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Logo Usage Best Practices

By TJ Barranger

What is a logo? Well, a logo is a simple, easily reproduced emblem, symbol, or type treatment that identifies your business, and distinguishes your product or service from others in the marketplace. A logo can be text (logotype), an abstract symbol, or a simple picture/icon.

Though you can use just about any image or symbol as your logo (assuming it isn't already in use by a competitor), in my opinion—and in practice—a logo is NOT:

Once your logo is designed, you can choose to render it in a number of ways. Many major brands are using dressed or adorned versions of their logos for television and web applications, because these renderings are not printed, and thus there is no cost to reproduce them. However, for printed, painted, and monogrammed applications, most logos are displayed in their simplest geometric form. Below are some common applications, using a few of my own designs as examples.


Full Ornamentation

Multi-color, gradient fills, highlights, drop shadows, etc.

The "dressed up" version of your logo. Your fanciest artwork; also the most expensive to reproduce in spot color. Use on the web and in low volume print/marketing materials on gloss stock (brochures, presentation covers, rack cards, magazine advertising). Requires lossless format that supports transparency, like PNG or PDF 1.4 and higher (GIF or PNG for the web).


Solid Color, Unadorned

Single or Two-color, plus white/black; no shadows or gradient fills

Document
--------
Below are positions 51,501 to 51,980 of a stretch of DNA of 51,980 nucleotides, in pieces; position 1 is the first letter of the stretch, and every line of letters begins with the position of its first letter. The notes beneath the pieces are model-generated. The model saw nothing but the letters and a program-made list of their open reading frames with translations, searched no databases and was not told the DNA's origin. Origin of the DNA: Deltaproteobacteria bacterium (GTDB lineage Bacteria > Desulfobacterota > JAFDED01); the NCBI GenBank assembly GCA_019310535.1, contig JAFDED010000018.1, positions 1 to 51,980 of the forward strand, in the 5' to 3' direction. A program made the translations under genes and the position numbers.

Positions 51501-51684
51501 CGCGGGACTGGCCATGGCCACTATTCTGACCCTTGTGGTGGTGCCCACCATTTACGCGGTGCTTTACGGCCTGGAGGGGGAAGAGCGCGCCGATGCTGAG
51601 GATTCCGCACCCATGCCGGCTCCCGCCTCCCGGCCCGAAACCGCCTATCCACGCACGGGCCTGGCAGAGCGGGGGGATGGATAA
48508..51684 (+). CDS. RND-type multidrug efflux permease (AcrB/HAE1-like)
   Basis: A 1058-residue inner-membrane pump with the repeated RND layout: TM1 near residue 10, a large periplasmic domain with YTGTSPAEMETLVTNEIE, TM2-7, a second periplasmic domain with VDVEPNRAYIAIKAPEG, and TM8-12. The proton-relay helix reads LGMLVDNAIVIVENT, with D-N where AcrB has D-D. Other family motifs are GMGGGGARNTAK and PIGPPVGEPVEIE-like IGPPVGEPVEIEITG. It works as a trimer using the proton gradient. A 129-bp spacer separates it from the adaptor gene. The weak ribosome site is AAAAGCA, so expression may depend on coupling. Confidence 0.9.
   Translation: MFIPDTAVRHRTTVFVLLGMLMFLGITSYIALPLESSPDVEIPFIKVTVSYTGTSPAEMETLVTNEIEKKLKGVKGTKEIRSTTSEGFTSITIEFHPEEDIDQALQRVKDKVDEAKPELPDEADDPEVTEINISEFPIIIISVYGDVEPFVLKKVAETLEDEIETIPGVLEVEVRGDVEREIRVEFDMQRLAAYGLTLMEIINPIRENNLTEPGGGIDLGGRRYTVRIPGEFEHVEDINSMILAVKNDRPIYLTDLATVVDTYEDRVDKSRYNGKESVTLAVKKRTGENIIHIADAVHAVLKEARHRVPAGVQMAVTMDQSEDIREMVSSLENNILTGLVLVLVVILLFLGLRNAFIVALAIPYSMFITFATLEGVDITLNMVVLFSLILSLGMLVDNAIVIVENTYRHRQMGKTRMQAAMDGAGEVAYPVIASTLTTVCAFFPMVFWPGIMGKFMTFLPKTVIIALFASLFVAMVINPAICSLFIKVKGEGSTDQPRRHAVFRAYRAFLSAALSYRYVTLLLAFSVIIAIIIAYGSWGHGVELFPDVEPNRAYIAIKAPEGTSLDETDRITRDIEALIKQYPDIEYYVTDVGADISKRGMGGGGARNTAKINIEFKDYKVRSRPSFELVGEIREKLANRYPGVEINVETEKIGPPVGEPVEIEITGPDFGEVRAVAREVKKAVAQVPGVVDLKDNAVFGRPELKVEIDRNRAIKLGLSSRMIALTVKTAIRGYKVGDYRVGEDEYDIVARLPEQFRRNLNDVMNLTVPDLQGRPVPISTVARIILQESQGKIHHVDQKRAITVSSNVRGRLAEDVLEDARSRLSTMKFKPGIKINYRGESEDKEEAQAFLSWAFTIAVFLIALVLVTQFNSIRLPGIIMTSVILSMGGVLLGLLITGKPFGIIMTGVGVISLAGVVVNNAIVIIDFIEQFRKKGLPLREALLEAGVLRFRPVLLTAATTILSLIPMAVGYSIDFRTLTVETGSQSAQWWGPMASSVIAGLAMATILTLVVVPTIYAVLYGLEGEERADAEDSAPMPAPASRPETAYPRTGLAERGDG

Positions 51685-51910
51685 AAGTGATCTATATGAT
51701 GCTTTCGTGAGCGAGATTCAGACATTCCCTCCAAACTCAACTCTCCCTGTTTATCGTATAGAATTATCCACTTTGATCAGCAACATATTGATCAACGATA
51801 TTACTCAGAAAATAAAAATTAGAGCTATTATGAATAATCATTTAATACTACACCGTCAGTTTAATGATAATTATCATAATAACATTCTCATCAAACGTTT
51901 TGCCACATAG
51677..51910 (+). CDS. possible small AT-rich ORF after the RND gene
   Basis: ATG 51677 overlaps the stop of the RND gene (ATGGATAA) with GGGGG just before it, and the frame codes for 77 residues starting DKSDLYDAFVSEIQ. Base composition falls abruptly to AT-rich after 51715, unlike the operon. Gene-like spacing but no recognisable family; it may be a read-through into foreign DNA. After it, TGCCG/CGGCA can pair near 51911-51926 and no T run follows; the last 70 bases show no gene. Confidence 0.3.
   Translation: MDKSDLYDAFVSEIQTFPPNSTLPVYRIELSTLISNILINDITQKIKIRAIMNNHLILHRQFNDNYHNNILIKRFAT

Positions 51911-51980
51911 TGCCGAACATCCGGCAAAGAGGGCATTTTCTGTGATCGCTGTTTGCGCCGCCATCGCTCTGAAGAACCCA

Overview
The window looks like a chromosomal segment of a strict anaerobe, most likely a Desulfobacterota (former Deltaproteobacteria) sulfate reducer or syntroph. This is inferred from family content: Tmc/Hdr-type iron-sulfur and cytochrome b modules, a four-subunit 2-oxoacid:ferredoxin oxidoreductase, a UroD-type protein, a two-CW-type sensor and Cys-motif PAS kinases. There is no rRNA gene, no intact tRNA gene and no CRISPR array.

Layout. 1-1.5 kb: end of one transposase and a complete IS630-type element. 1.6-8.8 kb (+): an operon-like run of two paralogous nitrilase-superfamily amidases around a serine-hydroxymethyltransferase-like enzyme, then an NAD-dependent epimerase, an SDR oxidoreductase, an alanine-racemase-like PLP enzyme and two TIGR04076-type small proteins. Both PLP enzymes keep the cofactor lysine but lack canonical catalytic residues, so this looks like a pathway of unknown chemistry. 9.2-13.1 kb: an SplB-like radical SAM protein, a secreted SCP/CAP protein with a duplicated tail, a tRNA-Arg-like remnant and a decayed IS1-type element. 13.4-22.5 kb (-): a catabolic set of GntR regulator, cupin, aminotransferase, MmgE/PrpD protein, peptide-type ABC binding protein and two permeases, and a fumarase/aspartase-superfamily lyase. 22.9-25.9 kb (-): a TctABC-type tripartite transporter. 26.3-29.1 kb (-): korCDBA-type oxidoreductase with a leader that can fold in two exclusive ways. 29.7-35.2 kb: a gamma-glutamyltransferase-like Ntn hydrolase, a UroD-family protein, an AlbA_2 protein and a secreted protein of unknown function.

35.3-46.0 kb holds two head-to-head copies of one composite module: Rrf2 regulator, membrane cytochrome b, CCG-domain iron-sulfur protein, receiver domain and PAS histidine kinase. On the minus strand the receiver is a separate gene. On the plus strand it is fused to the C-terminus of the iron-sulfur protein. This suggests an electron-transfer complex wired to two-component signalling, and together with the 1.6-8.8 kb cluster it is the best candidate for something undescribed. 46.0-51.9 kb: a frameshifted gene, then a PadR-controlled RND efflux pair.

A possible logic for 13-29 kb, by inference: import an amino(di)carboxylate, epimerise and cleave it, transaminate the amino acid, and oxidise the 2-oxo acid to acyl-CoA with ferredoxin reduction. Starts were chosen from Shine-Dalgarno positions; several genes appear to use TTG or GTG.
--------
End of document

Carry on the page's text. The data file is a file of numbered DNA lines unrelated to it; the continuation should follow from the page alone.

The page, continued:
Most common; this is your EVERYDAY logo, without any ornamentation. Use for high-volume process or spot printing on matte paper, and for multi-color silkscreen/stencil applications. Use for business cards, letterhead, and invoices, color signage, and for premium, low-volume promotional items, like t-shirts, mugs, etc. Use also for thumbnails and other low-res web graphics. Vector (SVG/EPS) format (GIF/PNG for web).


Solid Single Color or Black

Use for low-cost, high-volume reproduction or spot color printing. Best for internal documents, such as business forms, applications, fax cover sheets. Use also as source file for watermarks and for etched, molded, or monogrammed promotional items, such as nameplates, keychains, glassware, rubber stamps, patches, etc. Vector (SVG/EPS) format.


TJ Barranger is a branding and publicity consultant in the Baltimore, Maryland area with a background in design, business communications, and online content management. He specializes in assisting small business and non-profit clients. Agree/disagree with this article? Share your comments via e-mail: TJ@TJBCreative.com.